Participants in 401(k) plans who are age 50 and older may make additional "catch-up" contributions. Beginning in 2002, older participants may contribute an additional $1,000. This amount is increased to an additional $2,000 in 2003, $3,000 in 2004, $4,000 in 2005, and $5,000 annually thereafter. Another attractive feature of profit-sharing and 401(k) plans is their discretionary option of allowing a participant to contribute the maximum amount in one year and nothing the next year. In other words, the employer and employees are not "locked-in" to contributions.

Early action required
In order to take the maximum benefit from the new 401(k) rules, you will need to implement some changes before 2002. If you wish to allow your employees to contribute more to your 401(k) plan, you should announce this before December 31, 2001. In addition, "safe-harbor" decisions must be communicated to employees within the 30-to-90-day period before the beginning of the plan year. This means that actual changes cannot wait until 2002.

Defined-benefit plan changes
Unlike defined contribution plans, defined benefit plans limit the maximum benefits that may be received by a participant. Two changes in the new law have greatly increased the size of contributions that an older doctor can make to a defined benefit plan. The first change is the increase in annual benefits, while the second change involves the age for which the maximum benefit may be calculated.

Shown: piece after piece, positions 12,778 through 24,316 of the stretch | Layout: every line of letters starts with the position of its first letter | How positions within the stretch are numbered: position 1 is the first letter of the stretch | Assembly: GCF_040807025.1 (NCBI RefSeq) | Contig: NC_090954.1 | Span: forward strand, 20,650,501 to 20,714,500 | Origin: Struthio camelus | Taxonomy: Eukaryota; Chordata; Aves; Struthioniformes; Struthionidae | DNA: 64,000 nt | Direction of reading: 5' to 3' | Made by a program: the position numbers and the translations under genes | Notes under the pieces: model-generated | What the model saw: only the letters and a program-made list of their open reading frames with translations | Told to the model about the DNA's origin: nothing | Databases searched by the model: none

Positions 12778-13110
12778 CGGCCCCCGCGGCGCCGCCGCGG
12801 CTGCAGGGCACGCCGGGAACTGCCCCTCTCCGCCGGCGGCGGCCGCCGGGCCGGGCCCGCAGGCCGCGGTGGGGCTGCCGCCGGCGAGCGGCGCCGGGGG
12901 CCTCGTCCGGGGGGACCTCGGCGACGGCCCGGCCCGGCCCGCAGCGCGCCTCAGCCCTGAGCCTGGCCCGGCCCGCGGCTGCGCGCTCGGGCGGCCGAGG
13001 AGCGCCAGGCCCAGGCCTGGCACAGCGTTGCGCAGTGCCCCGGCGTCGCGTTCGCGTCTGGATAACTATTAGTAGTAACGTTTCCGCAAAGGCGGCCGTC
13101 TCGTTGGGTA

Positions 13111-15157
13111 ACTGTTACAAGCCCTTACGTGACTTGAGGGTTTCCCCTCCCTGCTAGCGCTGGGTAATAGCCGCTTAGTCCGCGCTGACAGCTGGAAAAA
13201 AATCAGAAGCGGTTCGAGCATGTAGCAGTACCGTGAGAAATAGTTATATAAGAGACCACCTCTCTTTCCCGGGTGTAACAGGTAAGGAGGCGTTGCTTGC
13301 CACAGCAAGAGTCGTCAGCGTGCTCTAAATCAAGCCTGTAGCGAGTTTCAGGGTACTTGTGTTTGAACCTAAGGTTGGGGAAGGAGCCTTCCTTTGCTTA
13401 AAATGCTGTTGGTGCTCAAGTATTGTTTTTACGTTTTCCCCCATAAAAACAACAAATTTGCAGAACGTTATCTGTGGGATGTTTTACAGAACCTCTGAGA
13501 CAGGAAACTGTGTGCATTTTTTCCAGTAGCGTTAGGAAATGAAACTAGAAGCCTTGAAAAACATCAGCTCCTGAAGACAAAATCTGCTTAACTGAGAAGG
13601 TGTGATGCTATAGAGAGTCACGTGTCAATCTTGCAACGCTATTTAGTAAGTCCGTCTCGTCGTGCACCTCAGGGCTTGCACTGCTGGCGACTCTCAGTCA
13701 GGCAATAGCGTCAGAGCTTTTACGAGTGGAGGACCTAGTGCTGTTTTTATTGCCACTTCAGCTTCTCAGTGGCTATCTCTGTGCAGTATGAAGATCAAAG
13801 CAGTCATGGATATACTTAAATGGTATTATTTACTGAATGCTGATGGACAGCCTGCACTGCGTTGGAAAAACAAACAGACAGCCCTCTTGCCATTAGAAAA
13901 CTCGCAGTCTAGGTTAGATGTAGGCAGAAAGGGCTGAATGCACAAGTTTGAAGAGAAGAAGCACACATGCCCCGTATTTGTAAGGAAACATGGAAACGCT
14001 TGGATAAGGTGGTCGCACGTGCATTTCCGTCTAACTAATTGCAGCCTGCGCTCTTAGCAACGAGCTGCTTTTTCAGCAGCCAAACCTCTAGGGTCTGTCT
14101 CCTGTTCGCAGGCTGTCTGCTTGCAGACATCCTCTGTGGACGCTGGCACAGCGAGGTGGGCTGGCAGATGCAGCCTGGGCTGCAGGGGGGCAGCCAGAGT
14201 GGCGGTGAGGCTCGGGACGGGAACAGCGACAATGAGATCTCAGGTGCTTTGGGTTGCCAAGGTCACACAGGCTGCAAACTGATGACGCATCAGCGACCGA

The maximum annual benefit a participant may receive 89has been increased from $140,000 to $160,000. With a defined-benefit plan, older participants, who have a shorter amount of time to fund their benefits, can make significantly larger contributions to their plans. For example, with a targeted age of 62 for retirement, a 50-year-old participant only has 12 years to fund a maximum benefit, while a 22-year-old has 40 years. This means that an older participant-doctor can contribute very large annual amounts to this type of plan.

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Under the old law, the normal retirement time was the "social security retirement date," which is 65 for full benefits. Under the new law, the maximum benefit can be received at 62 years old. This means that a 45-year-old doctor might be able to contribute as much as $80,000 annually to a defined benefit plan. Think of the income-tax savings available for older doctors who wish to catch up by contributing large amounts to defined benefit plans.

With defined-benefit plans, a large amount of planning and monitoring are required by the doctor and actuary. One complexity, for example, is that changes in staff ages from younger to older might create very large changes in the annual contributions required. Also, defined benefit plans are beyond the capabilities of many retirement-plan administrators because of the need for an actuary. However, do not be fooled by retirement-plan "experts" who say these plans are too complicated. They may only want to keep your retirement assets under their investment control. They may have a vested interest in not recommending defined-benefit plans. Ask that a study be prepared of a defined-benefit plan for your examination. If your advisor cannot prepare the study, perhaps he or she does not have the capability to offer this type of plan.